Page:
How Rodney King's Assault Is Still Shaping Black Activism in Los Angeles 25 Years Later
Twenty-five years ago on Thursday, a black motorist named Rodney King was pulled over by Los Angeles police officers in the suburb of Lake View Terrace.
It was 12:40 a.m. While a bystander named George Holliday recorded the stop on video, four of the officers ordered King and his two passengers out of their car and assaulted the 25-year-old with batons and stun guns, fracturing his skull, breaking one of his ankles and leaving bruises all over his body.
Holliday sold the tape to a local TV station for $500, and the rest is history. Despite nine minutes of overwhelming video evidence, all four officers — three of whom were white, one of whom was Latino — were acquitted of wrongdoing the following year. The verdict caused years of tension between black Angelenos and the Los Angeles Police Department to erupt, culminating in the 1992 L.A. Riots — one of the deadliest and most costly urban uprisings of the 20th century.
Melina Abdullah, an organizer with Black Lives Matter Los Angeles, was a teenager in Oakland when she witnessed the videotaped beating of Rodney King on TV. "Before King, we all had our own police brutality stories," she told Mic over the phone, "but those stories were largely shared within our own families and communities. Rodney King was proof of what was really happening to our people."
Indeed, a lot has changed since March 3, 1991. Los Angeles today is not necessarily the first place Americans think of in relation to police violence. In fact, things seem to be going OK: The LAPD has shrouded itself in a narrative of reform over the past quarter-century, having adjusted some of its more troubling policies and publicized its improved relationship with black people in the city. Meanwhile, Ferguson, Missouri and Baltimore have both seen explosive unrest in the past two years. Police killings in New York City, South Carolina and across the state of Ohio have likewise grabbed the attention of black activists and journalists nationwide.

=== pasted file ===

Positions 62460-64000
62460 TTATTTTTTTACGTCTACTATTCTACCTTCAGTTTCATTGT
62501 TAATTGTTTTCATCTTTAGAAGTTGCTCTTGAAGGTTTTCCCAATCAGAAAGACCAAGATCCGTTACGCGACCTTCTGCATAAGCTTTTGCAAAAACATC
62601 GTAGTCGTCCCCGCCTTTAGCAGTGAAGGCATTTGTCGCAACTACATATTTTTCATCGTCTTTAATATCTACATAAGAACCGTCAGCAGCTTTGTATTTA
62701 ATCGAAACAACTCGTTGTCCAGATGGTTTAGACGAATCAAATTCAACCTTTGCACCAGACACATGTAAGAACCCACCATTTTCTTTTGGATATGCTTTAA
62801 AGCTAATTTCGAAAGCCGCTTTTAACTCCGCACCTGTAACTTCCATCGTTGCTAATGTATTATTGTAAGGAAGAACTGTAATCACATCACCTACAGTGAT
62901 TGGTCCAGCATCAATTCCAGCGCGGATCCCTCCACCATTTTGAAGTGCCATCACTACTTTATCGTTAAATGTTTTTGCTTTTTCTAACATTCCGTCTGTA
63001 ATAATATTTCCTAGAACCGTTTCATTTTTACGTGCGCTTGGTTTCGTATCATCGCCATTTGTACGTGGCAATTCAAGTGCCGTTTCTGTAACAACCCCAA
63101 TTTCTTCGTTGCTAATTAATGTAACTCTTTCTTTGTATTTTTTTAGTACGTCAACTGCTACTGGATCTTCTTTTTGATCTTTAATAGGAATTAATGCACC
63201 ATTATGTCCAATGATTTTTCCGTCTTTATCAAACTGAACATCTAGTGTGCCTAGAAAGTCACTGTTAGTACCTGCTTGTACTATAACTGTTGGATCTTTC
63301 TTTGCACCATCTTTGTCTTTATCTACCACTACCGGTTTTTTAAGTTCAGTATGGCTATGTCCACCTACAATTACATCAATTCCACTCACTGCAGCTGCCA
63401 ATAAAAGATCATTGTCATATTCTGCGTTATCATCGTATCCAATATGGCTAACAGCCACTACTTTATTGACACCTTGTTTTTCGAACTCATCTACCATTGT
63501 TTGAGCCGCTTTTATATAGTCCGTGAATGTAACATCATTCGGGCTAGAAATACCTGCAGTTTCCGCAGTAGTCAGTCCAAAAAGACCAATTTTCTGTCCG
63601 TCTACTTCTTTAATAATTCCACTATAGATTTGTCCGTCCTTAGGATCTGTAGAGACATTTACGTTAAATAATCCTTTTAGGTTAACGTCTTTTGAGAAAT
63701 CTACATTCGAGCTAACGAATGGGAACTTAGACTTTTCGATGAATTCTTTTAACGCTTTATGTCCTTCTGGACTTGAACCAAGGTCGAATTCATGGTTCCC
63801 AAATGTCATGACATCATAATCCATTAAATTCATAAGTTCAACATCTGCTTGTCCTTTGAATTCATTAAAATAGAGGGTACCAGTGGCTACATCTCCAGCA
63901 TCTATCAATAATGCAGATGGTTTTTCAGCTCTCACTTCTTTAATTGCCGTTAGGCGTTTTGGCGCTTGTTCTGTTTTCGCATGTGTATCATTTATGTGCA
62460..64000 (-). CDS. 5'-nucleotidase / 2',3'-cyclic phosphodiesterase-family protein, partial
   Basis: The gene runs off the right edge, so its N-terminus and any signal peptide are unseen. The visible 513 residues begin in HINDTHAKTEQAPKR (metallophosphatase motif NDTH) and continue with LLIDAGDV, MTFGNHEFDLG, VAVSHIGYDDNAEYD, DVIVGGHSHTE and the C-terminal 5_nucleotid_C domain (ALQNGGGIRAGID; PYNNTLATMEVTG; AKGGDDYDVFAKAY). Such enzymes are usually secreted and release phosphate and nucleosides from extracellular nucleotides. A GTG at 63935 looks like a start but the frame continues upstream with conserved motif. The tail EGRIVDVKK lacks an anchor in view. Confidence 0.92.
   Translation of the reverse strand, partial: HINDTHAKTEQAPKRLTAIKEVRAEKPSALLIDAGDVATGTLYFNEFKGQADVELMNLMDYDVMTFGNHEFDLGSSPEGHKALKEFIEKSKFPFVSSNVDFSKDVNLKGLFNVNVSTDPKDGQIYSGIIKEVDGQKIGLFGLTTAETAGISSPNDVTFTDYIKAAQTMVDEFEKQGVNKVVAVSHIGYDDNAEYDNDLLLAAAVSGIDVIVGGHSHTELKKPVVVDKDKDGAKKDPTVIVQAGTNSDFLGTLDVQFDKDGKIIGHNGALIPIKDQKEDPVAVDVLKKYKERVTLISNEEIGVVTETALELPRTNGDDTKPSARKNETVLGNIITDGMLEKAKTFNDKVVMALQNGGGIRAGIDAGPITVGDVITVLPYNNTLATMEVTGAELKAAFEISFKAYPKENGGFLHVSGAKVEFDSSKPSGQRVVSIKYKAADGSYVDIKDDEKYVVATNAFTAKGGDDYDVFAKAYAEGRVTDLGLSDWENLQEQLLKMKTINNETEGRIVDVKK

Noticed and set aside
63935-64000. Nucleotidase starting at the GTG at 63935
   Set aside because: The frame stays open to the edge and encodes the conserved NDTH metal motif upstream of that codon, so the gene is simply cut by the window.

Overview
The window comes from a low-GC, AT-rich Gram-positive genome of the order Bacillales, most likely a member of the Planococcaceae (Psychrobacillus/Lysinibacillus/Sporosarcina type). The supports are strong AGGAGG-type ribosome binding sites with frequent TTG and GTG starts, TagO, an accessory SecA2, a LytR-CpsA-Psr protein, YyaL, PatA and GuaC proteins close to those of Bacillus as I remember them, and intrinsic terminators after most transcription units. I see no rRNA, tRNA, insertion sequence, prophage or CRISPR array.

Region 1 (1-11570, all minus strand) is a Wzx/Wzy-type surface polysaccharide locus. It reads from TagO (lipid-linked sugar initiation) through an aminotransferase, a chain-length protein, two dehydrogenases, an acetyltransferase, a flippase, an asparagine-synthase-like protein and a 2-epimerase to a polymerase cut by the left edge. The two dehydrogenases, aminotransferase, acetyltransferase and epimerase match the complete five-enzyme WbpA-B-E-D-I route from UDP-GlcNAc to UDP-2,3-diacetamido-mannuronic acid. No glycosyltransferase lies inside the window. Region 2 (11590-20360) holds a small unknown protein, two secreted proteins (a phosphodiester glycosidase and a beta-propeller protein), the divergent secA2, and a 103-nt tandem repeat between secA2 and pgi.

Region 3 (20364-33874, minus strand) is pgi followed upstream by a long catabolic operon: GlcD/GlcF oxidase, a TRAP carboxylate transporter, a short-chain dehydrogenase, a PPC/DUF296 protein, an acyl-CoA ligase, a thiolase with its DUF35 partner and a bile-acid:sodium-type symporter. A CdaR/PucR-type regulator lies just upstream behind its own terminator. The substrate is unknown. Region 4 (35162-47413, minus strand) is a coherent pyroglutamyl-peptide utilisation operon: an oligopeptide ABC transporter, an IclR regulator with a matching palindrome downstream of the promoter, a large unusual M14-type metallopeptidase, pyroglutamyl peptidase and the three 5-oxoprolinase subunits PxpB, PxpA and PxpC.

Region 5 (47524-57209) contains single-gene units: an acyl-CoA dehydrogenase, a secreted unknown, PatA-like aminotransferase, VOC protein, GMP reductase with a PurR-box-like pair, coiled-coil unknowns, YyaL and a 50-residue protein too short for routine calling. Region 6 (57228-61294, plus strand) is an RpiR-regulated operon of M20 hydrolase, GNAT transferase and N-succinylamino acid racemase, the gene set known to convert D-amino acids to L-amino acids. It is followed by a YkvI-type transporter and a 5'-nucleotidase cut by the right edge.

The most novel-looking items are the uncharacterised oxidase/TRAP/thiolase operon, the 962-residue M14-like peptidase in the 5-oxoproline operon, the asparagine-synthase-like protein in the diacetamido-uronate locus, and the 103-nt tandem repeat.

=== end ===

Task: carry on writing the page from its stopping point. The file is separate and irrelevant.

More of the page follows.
But don't let L.A.'s relative silence fool you, Abdullah said. "The LAPD has really good PR," she explained. "We can't forget that we're in Hollywood. In general, they've done a very good job of painting themselves as this kind, gentle police department, and really covering over the truth of who they are."
In fact, she added, tension in the region is still relatively high. Earlier this week, local activists commemorated the anniversary of the killing of Charly Leundeu Keunang — popularly known as "Africa" — an unarmed homeless man who was shot by LAPD officers during a scuffle on March 1, 2015.
Keunang's death was captured on video, but no officer was charged. "We saw on tape how the police brutalized and violated his body and ultimately murdered him," Abdullah said. "Then the police commission found that the officers were operating within department policy in the shooting."
That's just one piece of the story. Los Angeles police officers killed 21 people last year, a 60% increase from 2014, according to an LAPD report released on Tuesday. The most recent incident occurred in Inglewood on Feb. 21, where two black people — Kisha Michael and Marquintan Sadnlin — were killed by Inglewood police who found them unconscious in a car.
"We're bombarded with so many cases in the Los Angeles area alone," Abdullah said, "like, if they killed 21 people last year, how do you possibly rise up against 21 cases?"
Meanwhile, Black Lives Matter-L.A. is dealing with legal troubles of its own: Two of the group's members — Luz Maria Flores and Evan Bunch — were found guilty Monday of battery and resisting arrest, stemming from a June 2015 incident where they tried to gain entry to a private meeting to speak with L.A. Mayor Eric Garcetti.
Inevitably, such incidents are heavily influenced by the legacy of King, as are many others across the country. With the evolution of cell phone technology, extrajudicial killings of black people have become a media sub-genre of their own, as the deaths of Walter Scott, Sam Dubose and others catapult what may have been hidden local phenomena into pieces of a clear nationwide pattern.
So what's the lesson, according to Abdullah? "We can't engage in episodic organizing. It's not just about responding to watershed moments, like King in 1991," she said. "We have to be in a constant state of resistance."
The LAPD did not return Mic's request for comment.